Study Law in New Zealand at the University of Canterbury

Christchurch, New Zealand

School of Law History and Tradition

The University of Canterbury School of Law, founded in 1873 in Christchurch, in the South Island of New Zealand, is well established as one of the leading research and teaching Law Schools in New Zealand. With a long history of academic scholarship, the UC School of Law enjoys a well-deserved reputation for excellence in teaching, high quality writing and research as well as for producing outstanding graduates.

Many of the textbooks used in the study of Law in New Zealand were written by the academic staff at the University of Canterbury School of Law.

Law Study in New ZealandLaw Building

The study of law begins at undergraduate level in New Zealand. Students do not complete a Bachelor's Degree before entering Law School, as in some countries. Instead, students enter university from high school or as adult students and begin a programme of study in Law from the first year. The Bachelor of Laws (LLB) degree, which has been offered at the University of Canterbury since 1877, can be completed in four years.

Today, the programme of study towards an LLB is prescribed and carefully monitored for quality by an independent body, the New Zealand Council for Legal Education.

To be eligible for admission as a Barrister and Solicitor of the High Court, a candidate must have graduated with an LLB degree, have passed a course in Legal Ethics and must have completed a Professional Studies course approximately 13 weeks long. Admission as a Barrister and Solicitor of the High Court in New Zealand is recognised internationally.

UC School of Law Today

The UC School of Law has a strong reputation in the traditional areas of law. It has also been at the forefront in introducing innovative courses such as those in Antarctic Legal Studies, Media Law, Law and Sport and Computers and Law. The School also offers practical courses in legal skills such as Legal Internship, Negotiation and Mediation and Trial Advocacy. Students graduating from the University of Canterbury School of Law are well-prepared in all ways and highly valued by employers for careers in many countries in the legal profession, business or in governmental or non-governmental organisations.

About 1000 students at all levels study law at the University of Canterbury. Some are taking introductory law courses as part of a Bachelor of Laws (LLB) degree. Others choose to take law as part of a Commerce, Arts, Science or Social Work degree.

Many University of Canterbury LLB students choose to complete double degrees. A double degree consists of two separate degrees and is not the same as a conjoint degree, which cannot be separated into two individual degrees. Because of the generous cross-credits between the LLB and other degrees, students are able to complete two degrees in five years of study. Common combinations are the LLB with Bachelor of Commerce (BCom), LLB with Bachelor of Arts (BA) and LLB with Bachelor of Science (BSc).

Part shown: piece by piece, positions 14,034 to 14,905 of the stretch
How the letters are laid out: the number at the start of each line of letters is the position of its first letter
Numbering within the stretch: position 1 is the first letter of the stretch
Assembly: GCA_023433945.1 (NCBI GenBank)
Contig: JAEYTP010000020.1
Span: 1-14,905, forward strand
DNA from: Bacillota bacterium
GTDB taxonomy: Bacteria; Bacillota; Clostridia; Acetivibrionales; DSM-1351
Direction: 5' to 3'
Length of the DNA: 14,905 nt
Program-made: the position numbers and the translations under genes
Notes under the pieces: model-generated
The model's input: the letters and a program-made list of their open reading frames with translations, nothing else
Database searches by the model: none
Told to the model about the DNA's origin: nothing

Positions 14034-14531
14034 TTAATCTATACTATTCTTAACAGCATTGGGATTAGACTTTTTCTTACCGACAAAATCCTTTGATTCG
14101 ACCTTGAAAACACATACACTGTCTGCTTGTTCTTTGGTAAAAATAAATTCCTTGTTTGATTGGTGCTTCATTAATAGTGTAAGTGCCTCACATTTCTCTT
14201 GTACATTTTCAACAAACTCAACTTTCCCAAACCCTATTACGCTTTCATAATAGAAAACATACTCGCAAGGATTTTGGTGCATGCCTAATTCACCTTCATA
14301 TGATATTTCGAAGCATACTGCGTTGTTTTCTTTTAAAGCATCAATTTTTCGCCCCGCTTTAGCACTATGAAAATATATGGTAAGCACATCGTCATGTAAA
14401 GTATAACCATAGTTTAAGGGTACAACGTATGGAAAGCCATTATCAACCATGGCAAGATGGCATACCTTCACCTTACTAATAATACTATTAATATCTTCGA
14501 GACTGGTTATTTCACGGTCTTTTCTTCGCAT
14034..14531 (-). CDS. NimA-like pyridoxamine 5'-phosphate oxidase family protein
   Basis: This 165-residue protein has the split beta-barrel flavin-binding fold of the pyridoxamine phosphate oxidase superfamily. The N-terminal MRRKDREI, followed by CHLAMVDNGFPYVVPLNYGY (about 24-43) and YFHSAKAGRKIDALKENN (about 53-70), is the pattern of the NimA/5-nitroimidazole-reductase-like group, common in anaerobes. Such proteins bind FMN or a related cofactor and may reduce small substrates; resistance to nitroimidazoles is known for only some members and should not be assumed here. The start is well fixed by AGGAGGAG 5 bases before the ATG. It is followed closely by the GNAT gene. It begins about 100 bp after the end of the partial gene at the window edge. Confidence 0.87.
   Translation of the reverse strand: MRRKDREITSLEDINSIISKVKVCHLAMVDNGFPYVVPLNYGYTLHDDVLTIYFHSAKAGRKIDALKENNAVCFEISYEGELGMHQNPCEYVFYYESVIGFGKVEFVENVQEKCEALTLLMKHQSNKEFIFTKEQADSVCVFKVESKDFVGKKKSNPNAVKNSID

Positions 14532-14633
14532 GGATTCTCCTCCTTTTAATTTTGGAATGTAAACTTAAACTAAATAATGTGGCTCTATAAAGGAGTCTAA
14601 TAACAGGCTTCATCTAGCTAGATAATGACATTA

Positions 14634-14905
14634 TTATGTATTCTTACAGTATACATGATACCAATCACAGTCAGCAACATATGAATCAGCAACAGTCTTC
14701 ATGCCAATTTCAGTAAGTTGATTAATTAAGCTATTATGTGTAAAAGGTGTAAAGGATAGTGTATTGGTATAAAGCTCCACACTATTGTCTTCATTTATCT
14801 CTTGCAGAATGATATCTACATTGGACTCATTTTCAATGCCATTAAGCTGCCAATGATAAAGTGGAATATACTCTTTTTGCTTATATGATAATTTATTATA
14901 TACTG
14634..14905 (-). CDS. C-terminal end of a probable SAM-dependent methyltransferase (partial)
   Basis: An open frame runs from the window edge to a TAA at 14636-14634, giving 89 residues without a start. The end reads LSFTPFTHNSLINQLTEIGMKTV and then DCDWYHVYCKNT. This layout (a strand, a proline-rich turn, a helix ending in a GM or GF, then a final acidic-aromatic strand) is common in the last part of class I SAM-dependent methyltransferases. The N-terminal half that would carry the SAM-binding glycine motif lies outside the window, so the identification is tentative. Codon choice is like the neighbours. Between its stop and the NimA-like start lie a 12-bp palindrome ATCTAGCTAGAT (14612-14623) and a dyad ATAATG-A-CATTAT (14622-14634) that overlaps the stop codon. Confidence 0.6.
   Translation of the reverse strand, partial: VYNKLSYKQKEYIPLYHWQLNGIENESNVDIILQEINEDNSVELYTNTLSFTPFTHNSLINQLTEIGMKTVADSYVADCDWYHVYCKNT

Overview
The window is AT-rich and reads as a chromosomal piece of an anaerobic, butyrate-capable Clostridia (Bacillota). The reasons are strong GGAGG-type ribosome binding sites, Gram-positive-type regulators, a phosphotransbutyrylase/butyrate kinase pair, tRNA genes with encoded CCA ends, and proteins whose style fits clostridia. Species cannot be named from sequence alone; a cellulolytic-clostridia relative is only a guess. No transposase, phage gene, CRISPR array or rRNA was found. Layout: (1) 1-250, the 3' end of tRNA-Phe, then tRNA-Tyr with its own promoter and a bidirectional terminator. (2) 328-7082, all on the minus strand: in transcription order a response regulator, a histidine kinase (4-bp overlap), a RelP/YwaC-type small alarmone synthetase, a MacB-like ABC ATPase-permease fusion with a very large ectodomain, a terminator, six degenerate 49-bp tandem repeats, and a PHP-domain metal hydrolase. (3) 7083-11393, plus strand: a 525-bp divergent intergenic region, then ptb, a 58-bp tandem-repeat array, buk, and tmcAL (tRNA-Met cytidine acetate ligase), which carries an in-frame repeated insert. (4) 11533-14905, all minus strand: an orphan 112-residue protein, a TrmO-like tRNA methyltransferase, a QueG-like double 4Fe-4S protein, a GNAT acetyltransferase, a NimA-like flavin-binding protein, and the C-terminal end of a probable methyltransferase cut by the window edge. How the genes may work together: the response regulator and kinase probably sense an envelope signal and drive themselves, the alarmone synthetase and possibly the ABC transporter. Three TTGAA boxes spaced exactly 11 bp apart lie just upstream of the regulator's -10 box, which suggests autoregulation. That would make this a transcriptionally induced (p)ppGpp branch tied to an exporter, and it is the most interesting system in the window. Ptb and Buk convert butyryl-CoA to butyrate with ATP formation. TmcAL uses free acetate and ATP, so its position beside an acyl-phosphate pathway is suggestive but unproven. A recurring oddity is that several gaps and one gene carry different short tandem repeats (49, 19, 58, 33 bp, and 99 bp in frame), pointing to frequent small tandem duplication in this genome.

About 25% of UC Law students are adults. Some have already completed a Bachelor's Degree but others are entering university study for the first time. Many students have entered university after completing high school. Just over 80% of LLB students are studying full time.

Between 30 and 50 students are part of a UC School of Law postgraduate course. Postgraduate programmes offered include the Master of Laws (LLM), Master of Laws in International Law and Politics and the PhD. The LLM degrees are extremely flexible and can be taken by thesis or by following a course of study and research. Five to ten PhD students are working in the School of Law at any one time. Many postgraduate students come from overseas.

Students are Important

The UC School of Law is a friendly place where students are made welcome, supported, encouraged to take part and to succeed by the staff and the law student organisations. Academic staff have office hours where students are welcome to stop by and ask questions. Past students often return to the Law School to visit and update staff with their progress in careers and life. All staff take great pride in the success that UC School of Law graduates have once they leave the School.

Modern Facilities

The University of Canterbury Law School is housed in a modern, well-equipped building. The building is home to lecture theatres, tutorial rooms, seminar rooms and contains the Law Library, with its extensive collection of legal resources and helpful staff. The top two floors of the building house academic and administrative staff and postgraduate students. Law student computer facilities and wireless internet access are also available within the building. A cafe, which is a popular gathering place for students, is situated on the ground floor.

Central Campus Location

The School of Law is sited at the heart of the University of Canterbury campus within easy walking distance to all lecture theatres, student services, campus cafes and to the halls of residence. Good bus services and student parking are also nearby.

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